To remedy some of these problems, the Bureau of Cannabis Control (BCC) rolled out new testing standards and guidelines for cannabis in 2019. These include provisions for testing heavy metals, including arsenic and lead, and, for wildfires that pass through municipal areas, benzine. There are also more advanced pesticide residue tests, which may improve accuracy.

Cannabis Testing Explained: What’s in Your Cannabis?

What farmers can do to protect against wildfires

Lindsley of Poetry of Plants says farmers often overlook soil testing, but when you’ve got potentially toxic ash settling into the ground and a plant that’s an excellent bio-accumulator, it’s important. He understands the burden: “It takes a lot of time and money to do it the right way.” But making sure your soil is healthy will give you more confidence that your plants are clean.

It may also be helpful for farmers to consider cultivars that are more resistant to wildfire. According to Abernethy, “Plants with denser bud structure or more foliage have more nooks and crannies for microorganism growth. Larfy or airy small popcorn buds may be less impacted by smoke/particulate contamination than large, dense colas. Plants that finish faster [e.g. indicas] may do better than varieties that take longer to flower.”

Some growers try to wash smoke/fire affected flower, but this doesn’t clean off the contaminants. Instead, Abernethy says, ”Extraction may be the best bet for farmers with reduced batch quality to remove impurities, but it might not work well in all cases as we still see about 25% of legal batches barred for entry due to pesticide contamination.”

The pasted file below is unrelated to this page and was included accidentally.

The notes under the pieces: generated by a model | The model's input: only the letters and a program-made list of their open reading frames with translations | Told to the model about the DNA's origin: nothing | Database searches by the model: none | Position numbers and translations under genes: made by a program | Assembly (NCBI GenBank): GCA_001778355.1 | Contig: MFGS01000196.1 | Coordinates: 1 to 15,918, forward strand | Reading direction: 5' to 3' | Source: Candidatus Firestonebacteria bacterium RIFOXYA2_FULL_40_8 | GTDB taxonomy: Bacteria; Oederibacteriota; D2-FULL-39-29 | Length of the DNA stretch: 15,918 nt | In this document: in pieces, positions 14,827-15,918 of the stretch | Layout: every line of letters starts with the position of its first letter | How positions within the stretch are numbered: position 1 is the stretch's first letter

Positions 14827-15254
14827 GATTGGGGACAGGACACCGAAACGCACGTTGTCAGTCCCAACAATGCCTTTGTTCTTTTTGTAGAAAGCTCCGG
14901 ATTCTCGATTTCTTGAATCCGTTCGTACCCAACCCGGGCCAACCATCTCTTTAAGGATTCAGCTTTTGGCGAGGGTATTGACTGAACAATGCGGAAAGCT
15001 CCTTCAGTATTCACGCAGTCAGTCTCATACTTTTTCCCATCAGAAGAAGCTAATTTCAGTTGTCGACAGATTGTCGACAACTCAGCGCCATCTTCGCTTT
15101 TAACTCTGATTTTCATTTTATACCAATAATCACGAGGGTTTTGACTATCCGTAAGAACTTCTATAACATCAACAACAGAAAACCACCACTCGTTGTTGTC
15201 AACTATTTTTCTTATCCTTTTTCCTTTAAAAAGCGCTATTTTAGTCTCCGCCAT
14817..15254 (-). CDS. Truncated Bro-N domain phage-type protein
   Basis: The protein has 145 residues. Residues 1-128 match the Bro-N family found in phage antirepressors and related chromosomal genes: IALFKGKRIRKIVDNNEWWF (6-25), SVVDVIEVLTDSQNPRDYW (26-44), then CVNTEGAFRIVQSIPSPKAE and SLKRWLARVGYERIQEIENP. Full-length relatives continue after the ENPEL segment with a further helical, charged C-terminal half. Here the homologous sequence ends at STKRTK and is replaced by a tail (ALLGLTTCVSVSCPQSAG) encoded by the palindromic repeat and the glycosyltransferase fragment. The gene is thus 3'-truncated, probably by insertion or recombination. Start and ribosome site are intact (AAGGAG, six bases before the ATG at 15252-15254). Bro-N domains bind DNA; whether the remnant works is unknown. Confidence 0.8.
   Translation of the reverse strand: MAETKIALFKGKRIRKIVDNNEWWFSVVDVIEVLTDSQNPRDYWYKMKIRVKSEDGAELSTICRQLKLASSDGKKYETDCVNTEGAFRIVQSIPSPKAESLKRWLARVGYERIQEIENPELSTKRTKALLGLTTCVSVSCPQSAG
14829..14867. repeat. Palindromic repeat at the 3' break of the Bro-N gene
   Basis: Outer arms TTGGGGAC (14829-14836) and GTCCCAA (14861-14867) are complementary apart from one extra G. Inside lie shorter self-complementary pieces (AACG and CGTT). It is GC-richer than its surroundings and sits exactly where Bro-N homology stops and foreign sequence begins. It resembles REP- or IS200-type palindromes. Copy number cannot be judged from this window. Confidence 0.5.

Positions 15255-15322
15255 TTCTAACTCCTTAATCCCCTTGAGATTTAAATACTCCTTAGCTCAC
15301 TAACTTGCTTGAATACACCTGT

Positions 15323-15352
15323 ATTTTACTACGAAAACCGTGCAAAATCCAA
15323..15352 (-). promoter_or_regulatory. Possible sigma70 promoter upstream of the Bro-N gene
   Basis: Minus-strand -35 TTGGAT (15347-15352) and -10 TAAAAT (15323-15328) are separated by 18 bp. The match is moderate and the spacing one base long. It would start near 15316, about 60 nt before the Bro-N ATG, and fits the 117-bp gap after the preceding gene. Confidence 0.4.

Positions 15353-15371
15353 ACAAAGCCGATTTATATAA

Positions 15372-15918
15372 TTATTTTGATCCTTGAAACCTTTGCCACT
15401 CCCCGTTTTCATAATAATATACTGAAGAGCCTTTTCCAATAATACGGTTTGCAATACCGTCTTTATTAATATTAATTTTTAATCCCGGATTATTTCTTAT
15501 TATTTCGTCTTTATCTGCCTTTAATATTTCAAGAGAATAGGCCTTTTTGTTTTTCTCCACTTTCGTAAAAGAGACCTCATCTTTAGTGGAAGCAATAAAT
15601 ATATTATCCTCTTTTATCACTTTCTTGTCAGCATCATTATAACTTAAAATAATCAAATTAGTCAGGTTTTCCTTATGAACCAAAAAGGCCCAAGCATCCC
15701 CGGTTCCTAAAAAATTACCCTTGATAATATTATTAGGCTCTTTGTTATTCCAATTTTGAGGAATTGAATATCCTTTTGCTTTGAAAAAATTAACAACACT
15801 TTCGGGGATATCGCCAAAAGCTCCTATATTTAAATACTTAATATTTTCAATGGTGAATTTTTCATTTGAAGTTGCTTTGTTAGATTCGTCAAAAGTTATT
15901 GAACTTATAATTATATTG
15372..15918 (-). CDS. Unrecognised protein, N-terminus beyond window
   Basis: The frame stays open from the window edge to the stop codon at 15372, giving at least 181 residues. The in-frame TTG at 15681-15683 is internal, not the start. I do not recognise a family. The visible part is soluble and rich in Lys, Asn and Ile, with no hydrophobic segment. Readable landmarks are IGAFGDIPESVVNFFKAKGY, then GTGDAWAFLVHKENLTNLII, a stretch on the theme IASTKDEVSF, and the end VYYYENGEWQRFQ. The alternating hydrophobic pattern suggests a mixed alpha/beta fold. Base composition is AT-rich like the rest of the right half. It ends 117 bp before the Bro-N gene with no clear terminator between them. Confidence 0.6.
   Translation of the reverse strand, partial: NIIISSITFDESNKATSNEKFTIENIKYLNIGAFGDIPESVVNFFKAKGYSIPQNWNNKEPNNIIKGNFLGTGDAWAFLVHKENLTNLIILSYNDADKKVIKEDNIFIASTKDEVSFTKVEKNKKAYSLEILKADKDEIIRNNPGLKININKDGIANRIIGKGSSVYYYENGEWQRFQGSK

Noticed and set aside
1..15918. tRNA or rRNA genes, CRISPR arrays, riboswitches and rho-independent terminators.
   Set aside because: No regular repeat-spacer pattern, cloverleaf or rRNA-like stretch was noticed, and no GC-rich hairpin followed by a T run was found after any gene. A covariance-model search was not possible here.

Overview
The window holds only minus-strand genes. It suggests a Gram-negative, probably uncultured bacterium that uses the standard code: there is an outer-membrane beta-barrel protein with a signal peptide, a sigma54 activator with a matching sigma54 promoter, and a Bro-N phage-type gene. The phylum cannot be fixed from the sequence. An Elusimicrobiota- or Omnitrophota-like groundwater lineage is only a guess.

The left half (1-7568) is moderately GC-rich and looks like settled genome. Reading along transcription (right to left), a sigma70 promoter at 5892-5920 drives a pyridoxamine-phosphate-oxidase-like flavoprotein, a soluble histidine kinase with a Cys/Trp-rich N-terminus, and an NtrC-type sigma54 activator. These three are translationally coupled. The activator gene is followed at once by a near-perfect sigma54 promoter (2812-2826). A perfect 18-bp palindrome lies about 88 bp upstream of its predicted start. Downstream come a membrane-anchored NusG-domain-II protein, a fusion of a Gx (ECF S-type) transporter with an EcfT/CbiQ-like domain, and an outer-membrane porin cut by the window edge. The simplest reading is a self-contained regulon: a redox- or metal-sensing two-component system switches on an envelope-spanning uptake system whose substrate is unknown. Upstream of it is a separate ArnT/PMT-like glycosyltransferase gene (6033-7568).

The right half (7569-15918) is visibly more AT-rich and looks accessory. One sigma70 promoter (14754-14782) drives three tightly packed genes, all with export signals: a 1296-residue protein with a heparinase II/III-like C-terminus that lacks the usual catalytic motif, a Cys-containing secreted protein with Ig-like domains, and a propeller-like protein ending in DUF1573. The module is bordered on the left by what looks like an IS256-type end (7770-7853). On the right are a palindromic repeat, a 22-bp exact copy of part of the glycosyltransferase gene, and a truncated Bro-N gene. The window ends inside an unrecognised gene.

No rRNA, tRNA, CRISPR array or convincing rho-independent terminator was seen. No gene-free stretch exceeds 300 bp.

As for getting crop insurance, insurance companies started to dip their toes into cannabis farming, but huge payouts from wildfire destruction have made them more wary.

For example, a Carpinteria farmer received over one million dollars from a private insurance company after the Thomas Fire of 2017 destroyed his crop; that same insurance carrier was expected to pay out another eight million to other operations that lost crops from that fire. Needless to say, that carrier is no longer offering cannabis crop insurance.

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Agricultural reform could solve the problem

Wildfires are just part of a larger problem of mono crop agriculture and climate change, says Lindsley, who also works with hemp farmers in the agricultural sector. “There are solutions, but there is an unwillingness to make the right decisions. A lot of that has to do with education, and the right kind of support.”

He points to Shone Farm at Santa Rosa Junior College as the perfect example of cultivation practices that promote biodiversity and healthy soil. “Wildfires will always exist but would be less severe and common if land was cultivated properly.”

That’s a huge undertaking and we’re not going in the right direction. The 2018 Farm Bill, while it legalized hemp, gutted funds for conservation and environmentally sustainable farming. Indoor growing and its wasteful practices, are not helping the cause.

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Christine Giraud
Christine Giraud
Christine Giraud, a freelance writer in Boston, has been writing about cannabis for publications like The Boston Globe, Overture Global Magazine, Dig Boston, Civilized, Her(b) Life, and Foottraffik.